Monday, April 16, 2012

An Onion.

This onion.... brought me such great joy this past week. Really. In over three years of living in Mozambique I have NEVER seen a Red Onion in shoprite. Sometimes they dont even have regular onions (for two months last year!)- which is enough to put this Onion loving lady over the edge, but i managed to survive without them. Surviving without small things that I enjoy and "crave" has become part of our "normal" over here. But back to my Red Onion- I was so excited about this onion- i photographed it- I actually bought a whole bag of them, but split them with another missionary here who was equally as excited about the arrival of a few small bags of the things! They cost us almost a DOLLAR an onion, which to me seems outrageous but i hear the cost of onions is going up back home as well. It seemed to me that i should make sure to use these onions wisely... i mean.. at a buck a peice they had better be used in some GOOD FOOD! As I contemplated how I would use my new treasure, i started thinking about onions in general... how they have layers.... how I have layers (wife, mother, missionary, friend, sister, daughter, aunty, fun loving adventure seeker, scared to try new things scaredy cat, etc).... and finally... how our ministry here has layers. Which brings me to my point! This week was one of those weeks where I saw a whole lot of layers in our ministry! (that was a really long intro to get to that point wasnt it!?)
 (pic of Tendai taken by our friend Shayle)
Our family has decided to make it a point to participate in the English church service in Chimoio (an hour away) on a more regular basis. Its good for us to get out and see other people and enjoy worship and fellowship in a group. The gentleman that usually leads it was gone this week, so Rick and I were asked to take the service. It was so nice for me to hear Rick preach (in English) again, and I enjoyed leading worship (although I was petrified since I dont usually lead worship with my guitar!). Just another layer added to our ministry here- occasionaly reaching out and ministering to those who minister (other missionaries and aid workers). (sorry no pics from then.. we were kinda busy)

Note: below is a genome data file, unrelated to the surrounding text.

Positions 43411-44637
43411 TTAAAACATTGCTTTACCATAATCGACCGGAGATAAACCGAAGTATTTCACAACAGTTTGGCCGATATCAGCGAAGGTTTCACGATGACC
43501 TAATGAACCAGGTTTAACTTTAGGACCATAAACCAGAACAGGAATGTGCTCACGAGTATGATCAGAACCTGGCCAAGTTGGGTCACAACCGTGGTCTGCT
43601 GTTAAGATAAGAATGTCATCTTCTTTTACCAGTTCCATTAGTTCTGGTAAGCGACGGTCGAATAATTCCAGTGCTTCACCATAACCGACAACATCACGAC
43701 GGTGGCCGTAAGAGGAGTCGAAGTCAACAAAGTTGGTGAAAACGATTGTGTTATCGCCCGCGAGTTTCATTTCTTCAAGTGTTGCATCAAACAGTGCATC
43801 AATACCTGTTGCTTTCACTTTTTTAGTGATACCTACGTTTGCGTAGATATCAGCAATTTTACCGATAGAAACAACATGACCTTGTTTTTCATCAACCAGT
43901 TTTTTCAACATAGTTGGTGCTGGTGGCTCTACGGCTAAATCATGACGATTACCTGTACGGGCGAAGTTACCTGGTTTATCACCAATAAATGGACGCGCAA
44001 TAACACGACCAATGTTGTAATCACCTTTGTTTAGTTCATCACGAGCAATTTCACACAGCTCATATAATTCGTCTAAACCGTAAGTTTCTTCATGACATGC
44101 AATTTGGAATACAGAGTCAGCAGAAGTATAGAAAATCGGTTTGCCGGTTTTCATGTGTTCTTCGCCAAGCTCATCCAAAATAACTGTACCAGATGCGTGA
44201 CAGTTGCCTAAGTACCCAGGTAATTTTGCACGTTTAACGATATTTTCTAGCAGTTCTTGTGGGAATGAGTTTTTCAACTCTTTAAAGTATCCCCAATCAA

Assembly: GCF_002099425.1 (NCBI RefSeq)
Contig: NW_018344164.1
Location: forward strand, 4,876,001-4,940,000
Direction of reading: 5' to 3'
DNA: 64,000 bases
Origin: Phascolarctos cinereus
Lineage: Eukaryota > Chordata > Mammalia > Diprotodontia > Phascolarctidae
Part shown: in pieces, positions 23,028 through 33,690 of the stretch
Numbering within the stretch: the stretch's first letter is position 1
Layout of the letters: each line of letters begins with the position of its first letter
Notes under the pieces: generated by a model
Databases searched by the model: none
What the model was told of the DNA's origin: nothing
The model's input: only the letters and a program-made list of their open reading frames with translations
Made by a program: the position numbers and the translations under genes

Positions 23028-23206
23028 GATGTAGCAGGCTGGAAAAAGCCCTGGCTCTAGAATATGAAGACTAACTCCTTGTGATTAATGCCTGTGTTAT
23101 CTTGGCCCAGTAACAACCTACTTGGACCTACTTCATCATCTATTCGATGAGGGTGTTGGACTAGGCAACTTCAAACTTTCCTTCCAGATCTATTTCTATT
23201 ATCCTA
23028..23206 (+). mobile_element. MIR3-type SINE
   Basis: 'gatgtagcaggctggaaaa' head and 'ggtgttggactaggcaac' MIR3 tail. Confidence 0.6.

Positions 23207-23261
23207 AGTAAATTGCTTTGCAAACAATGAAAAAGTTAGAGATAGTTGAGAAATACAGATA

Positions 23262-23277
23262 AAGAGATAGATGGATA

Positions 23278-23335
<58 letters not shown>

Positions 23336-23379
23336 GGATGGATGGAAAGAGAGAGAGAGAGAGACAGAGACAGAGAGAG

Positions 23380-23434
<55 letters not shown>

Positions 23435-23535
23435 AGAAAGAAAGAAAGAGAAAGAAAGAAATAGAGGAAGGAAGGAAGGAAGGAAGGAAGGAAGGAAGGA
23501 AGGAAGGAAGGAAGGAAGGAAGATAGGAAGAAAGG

This past week one of our mission staff had to bury his wife. This young man has already lost a child in recent months, and now his wife as well! He is broken, hurting and in need of encouragement. At our devotional time the day after the funeral he came, hungry for a dose of encouragement and prayer. It was so awesome to see our missionary staff, and the local staff reach our to lay hands on him, and pray for him in this difficult time. I was nearly brought to tears as I listened to one of our local guys pray passionately in Shona for healing in this mans life. Encouraging and supporting our local community in the struggles, trials... and even in the joys they have- just another layer of our ministry!

A few weeks ago I blogged about two widows who had recieved audio Bibles. This past week I was able to take Vicki and Barb to visit the home of one of the ladies. Vicki and her husband Keith are VERY involved with supporting and promoting the work of the organization who makes these solar Bibles available to us. She was really happy to get to see one of the Bibles in a home, being used!
Listening to Galatians 6:9- encouraging Mae Loliata not to give up!
 While there we also met Mae Loliatas newest grandchild (her oldest daughter is married and lives in Chimoio)- an adorable, as of yet unnamed boy, four day old bundle of cuteness! She joked they would name him "Eric" (thats how they pronounce Rick's name here)- but we shall see if they do! :)
When they are born, even most Mozambican babies look REALLY white, but give him a month or so and he will look like all the other kids! 
Barb prays a blessing for the Baby.
Visiting local homes, distributing audio Bibles, cuddling babies, eating casava root cooked in water from questionable sources- just another layer of our ministry!
 Our house is still progressing, though we are almost to the point where funds are going to be the reason we have to "pause" (or rather, the LACK of funds!) This picture is the back end of our house, that door will lead into Ricks office/ministry storage room. I was very exciting to see the end "peak wall" go up.. it looks so much more like a house now!